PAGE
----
I didn’t want to lose anything . . . I couldn’t face the end of a day without a record of everything that had ever happened.
I wrote about myself so I wouldn’t become paralyzed by rumination—so I could stop thinking about what had happened and be done with it.
At 800,000 words or roughly 8,000 pages, Manguso’s diary is longer than most. When she discusses her habit, she calls it a “vice.” She uses the word “obsessive” in a clinical sense. In an interview with Bookforum, Manguso said she originally envisioned Ongoingness as a researched nonfiction book about graphomania (compulsive writing). She worked on that version for two years, until pregnancy took over her body and her mind. “Emerging from the sickening exhaustion of the first few months,” she writes, “I began to see what work I might do next—this, an assemblage of already exploded bits that cohere anyway, a reminder that what seems a violent interruption seldom is.”
Ongoingness is a negative image of the diary, a spare and fragmented essay that investigates Manguso’s changing relationship with time. She works in short prose fragments, a style in which her poet’s sense of elision and gesture serve her well. (Her early work also includes two books of poems, The Captain Lands in Paradise  and Sister Viator , and a book of short fiction, Hard to Admit and Harder to Escape .) Manguso doesn’t excerpt or quote the text of the diary. She writes Ongoingness from a distance that might seem extreme, given its brevity (ninety-five pages, including the afterword). What results is pure narrative, shorn of the particulars that might give one moment or another too much weight—and, as she said in an interview in BookSlut, distract from “the intended sound of the thing.” To my ear, this is Manguso looking back at herself from across a great divide:
One afternoon I declined a ride from one city to another with a friend who didn’t survive his twenties. I didn’t think I’d survive the afternoon without spending four hours on the bus back to college thinking and writing about what had happened during my trip.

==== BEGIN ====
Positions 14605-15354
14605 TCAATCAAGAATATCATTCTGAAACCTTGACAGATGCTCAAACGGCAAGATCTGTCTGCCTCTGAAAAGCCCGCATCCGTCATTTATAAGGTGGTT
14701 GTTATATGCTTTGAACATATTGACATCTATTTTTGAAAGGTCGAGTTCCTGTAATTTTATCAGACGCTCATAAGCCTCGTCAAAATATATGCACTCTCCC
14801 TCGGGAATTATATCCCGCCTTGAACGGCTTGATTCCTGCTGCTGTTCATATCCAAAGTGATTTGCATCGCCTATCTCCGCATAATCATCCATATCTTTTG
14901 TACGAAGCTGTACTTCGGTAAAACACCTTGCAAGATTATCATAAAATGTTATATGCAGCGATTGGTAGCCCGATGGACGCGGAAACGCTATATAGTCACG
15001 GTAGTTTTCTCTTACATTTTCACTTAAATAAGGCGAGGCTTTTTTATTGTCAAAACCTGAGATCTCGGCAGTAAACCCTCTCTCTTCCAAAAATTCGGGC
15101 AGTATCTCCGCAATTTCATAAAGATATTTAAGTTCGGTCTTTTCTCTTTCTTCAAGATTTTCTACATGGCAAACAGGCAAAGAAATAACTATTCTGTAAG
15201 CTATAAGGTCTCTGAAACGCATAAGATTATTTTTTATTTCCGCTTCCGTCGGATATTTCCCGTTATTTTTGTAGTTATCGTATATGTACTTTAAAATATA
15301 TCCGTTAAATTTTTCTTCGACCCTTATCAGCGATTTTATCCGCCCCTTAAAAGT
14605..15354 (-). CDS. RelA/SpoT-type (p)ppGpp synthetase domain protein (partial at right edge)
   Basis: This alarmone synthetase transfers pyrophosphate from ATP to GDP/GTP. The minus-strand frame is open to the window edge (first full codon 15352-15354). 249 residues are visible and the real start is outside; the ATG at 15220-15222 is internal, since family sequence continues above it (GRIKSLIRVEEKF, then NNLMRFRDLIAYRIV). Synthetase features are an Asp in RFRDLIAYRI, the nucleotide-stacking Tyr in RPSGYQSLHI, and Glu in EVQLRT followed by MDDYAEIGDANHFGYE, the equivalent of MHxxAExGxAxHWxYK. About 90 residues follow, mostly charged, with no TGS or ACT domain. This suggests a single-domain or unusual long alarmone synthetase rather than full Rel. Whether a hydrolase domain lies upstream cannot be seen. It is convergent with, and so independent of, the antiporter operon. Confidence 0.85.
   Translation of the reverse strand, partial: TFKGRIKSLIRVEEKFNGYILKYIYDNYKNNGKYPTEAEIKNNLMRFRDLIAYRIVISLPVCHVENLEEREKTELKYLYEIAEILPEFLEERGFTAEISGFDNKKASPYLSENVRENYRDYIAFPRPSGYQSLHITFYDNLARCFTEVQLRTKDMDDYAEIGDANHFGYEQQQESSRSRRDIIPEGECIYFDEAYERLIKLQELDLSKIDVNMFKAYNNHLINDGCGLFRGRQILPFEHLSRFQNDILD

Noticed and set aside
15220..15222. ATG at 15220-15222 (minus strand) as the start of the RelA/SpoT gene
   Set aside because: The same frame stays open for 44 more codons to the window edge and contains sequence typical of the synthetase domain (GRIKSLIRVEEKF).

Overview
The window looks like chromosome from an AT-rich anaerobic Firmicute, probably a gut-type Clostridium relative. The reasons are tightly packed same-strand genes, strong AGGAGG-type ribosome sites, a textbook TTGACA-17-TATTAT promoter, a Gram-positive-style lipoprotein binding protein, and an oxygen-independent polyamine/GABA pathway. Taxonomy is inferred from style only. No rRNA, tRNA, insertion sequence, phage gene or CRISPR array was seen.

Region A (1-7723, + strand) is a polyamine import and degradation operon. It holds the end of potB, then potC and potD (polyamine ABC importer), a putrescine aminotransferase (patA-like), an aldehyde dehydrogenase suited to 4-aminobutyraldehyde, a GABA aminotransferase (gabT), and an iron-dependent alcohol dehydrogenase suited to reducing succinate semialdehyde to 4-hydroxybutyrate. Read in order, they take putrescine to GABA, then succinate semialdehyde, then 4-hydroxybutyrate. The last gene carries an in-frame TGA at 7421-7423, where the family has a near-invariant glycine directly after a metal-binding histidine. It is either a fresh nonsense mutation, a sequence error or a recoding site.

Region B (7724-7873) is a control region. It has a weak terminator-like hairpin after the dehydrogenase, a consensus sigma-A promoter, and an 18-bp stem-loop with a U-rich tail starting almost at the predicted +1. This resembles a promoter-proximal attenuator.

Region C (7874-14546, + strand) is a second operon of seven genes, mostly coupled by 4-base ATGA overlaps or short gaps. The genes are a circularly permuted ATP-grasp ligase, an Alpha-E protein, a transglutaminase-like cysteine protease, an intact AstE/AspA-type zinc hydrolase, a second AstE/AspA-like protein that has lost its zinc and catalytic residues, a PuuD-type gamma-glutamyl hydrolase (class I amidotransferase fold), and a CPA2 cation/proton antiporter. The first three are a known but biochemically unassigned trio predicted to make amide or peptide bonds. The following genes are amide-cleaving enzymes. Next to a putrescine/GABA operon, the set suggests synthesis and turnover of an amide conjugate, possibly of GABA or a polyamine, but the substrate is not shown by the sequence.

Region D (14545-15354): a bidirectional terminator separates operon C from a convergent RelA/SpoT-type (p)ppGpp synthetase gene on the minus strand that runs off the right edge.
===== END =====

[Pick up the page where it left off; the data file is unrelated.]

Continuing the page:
From this distance we see only the outlines of objects and people, but it allows her the long view. The “already exploded bits that cohere”—memories, mostly, and patterns visible from this remove—form a picture of the person she used to be, whose life was shaped, for a time, by violent interruption.
I wrote so I could say I was truly paying attention. . . .The diary was my defense against waking up at the end of my life and realizing I’d missed it.
The end of a life—the potential and the actual—is at the heart of Manguso’s two previous memoirs. The Two Kinds of Decay (2008) chronicles her affliction with a rare, chronic, potentially fatal autoimmune disorder, first diagnosed while she was a junior in college, and the grueling, largely ineffective treatment she suffered until she found a doctor who recognized the disease. The Guardians (2012) explores her grief after the suicide of a close friend when they were both thirty-four. She doesn’t overtly connect these experiences to her obsession with loss, but the echoes are there. “I wanted to remember what I could bear to remember,” she writes, “and convince myself it was all there was.”